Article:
China to pursue officials who flee through ‘revolving door’ to top company jobs
This article was originally published by Radio Free Asia and is reprinted with permission.
The anti-corruption arm of the ruling Chinese Communist Party has warned it will pursue officials who use the “revolving door” between state-owned companies and government to evade investigation or cash in on their former status.
The Central Commission for Discipline Inspection listed “escape resignations” among its Top 10 Anti-Corruption Buzzwords for 2022, illustrating the concept with an animated GIF showing a briefcase-toting figure making a hasty exit through the Chinese characters for “escape” and “duty.”
“Escape resignations” refer to party members and officials who have a chancer mentality, resigning from their posts either to evade accountability or to cash in via resignation or early retirement by netting themselves a job in an industry they were previously responsible for regulating, according to the GIF’s explanatory text.
“It’s a mutant and invisible form of corruption,” the text warns. “It doesn’t matter how carefully they hide this behavior, nor how long they try to hide or how many times they try to reinvent themselves, they will find it hard to evade punishment by the party disciplinary agency and law enforcement.”
The agency cited as an example Zhang Huayu, former deputy party secretary of China Everbright Bank. An in-depth investigation by Caijing magazine also cited Jia Leng, former director of the Inspection Office at the Agricultural Development Bank of China, Jiang Tingxian, former party secretary and director of the Jiulongpo tourism bureau in the southwestern city of Chongqing, and Zeng Changhong, former first-level inspector of the Investor Protection Bureau of the China Securities Regulatory Commission, who was expelled from the Chinese Communist Party in April 2022.
Zeng was accused of cashing in on her former regulatory position by working in due diligence companies issuing securities, Caijing reported.
The disciplinary agency also named and shamed Qiu Jin, the former deputy police chief in Zhejiang’s Hangzhou city, for using the “revolving door” linking business and political power and working for numerous companies as a security consultant, the report said.
Meanwhile, the China News Weekly said in a Jan. 3 report that there will be no let-up in the ruling party’s pursuit of such practices in the coming year.
Officials who see no prospect of advancement in their political careers are most likely to take this route, media reports said.
Less job satisfaction under Xi
Chen Kuide, executive chairman of the Princeton China Institute, said many officials are also seeking escape from public anger over the disastrous economic impact of Communist Party leader Xi Jinping’s zero-COVID policy, and the emphasis on the individual political power held by Xi.
“It’s as if they’re saying, well, you insist on concentrating all that power in your own hands, leaving us with no choice but to do as we’re told, with no actual power left in the hands of officials [lower down the hierarchy], or resigning, leaving their post, and trying to make a go of things on their own,” Chen said.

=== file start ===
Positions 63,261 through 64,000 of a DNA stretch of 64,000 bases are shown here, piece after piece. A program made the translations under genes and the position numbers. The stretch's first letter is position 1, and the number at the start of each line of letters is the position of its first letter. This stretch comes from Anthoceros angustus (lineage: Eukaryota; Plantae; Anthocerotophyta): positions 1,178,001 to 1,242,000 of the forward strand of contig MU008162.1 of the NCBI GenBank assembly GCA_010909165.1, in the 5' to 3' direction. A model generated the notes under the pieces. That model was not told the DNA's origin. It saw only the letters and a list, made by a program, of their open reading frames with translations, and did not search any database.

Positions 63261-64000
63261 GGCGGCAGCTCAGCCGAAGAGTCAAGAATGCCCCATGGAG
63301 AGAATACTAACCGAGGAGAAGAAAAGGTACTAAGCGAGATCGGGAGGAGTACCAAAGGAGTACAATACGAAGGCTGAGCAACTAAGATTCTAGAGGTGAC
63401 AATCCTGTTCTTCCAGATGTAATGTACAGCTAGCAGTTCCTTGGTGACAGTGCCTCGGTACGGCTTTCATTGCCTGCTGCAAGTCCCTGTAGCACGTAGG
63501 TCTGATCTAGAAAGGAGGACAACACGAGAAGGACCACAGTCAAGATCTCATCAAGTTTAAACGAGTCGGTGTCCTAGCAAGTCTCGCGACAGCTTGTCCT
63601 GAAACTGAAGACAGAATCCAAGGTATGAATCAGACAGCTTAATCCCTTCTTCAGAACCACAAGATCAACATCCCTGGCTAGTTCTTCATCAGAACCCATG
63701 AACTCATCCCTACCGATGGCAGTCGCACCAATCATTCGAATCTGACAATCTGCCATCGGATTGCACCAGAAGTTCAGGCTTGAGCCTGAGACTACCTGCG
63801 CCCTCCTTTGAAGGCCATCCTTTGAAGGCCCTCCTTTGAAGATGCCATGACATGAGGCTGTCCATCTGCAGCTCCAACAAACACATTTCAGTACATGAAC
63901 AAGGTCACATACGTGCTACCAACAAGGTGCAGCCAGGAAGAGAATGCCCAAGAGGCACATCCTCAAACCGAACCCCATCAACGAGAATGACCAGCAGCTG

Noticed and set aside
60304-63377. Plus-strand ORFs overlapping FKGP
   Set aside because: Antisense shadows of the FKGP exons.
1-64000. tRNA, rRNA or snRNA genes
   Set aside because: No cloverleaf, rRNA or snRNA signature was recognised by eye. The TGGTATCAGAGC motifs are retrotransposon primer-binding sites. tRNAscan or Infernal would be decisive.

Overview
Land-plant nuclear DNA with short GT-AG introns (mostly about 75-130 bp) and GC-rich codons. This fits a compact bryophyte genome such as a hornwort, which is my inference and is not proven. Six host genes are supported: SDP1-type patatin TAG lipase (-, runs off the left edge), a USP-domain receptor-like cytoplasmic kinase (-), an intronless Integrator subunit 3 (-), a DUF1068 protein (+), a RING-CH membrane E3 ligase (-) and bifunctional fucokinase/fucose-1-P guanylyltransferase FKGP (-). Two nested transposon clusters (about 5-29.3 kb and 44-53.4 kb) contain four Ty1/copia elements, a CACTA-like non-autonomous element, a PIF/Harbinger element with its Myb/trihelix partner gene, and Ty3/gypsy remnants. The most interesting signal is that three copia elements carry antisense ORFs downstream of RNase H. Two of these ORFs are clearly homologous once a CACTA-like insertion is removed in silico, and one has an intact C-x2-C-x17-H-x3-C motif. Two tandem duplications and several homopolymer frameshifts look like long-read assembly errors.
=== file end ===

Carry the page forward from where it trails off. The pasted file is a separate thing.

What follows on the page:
“[They think] the people who created this mess in China [ie, Xi Jinping] should be the ones to take the blame for it,” he said.
Hu Ping, U.S.-based honorary editor-in-chief of the dissident magazine Beijing Spring, said officials have far less job satisfaction under Xi, who makes everything about ideology and political loyalty to him.
He said three years of draconian lockdowns, mass surveillance and testing under Xi’s favored zero-COVID policy had been faithfully implemented by local authorities, which now appear paralyzed amid a nationwide wave of mass infections and death that followed the abrupt lifting of restrictions.
“They were operating so efficiently during zero-COVID, organizing so many people across the country to do COVID-19 tests, building quarantine facilities left and right,” Hu said.
“But now that has all been lifted, and there is such a huge demand on medical resources, giving rise to so many problems for people, the government is nowhere to be seen,” he said. “It’s as if they are incapable of dealing with it.”
Centralization of power
Chen said Xi’s extreme centralization of power in his own hands and that of a trusted entourage of absolute loyalists has taken a toll further down the ranks of the civil service.
“The fact that Xi Jinping exerts this centripetal force on the whole of officialdom has greatly weakened it,” he said. “It makes it hard for the system to function.”
Hu agreed, saying Chinese officials only care what their superiors think.
“Officials at all levels are unelected by ordinary people, so they don’t care about public opinion at all,” he said.
“They are appointed and promoted by those higher up, so they always look to the higher levels, and never at the people, to know what to do,” he said. “This is determined by the system they are in.”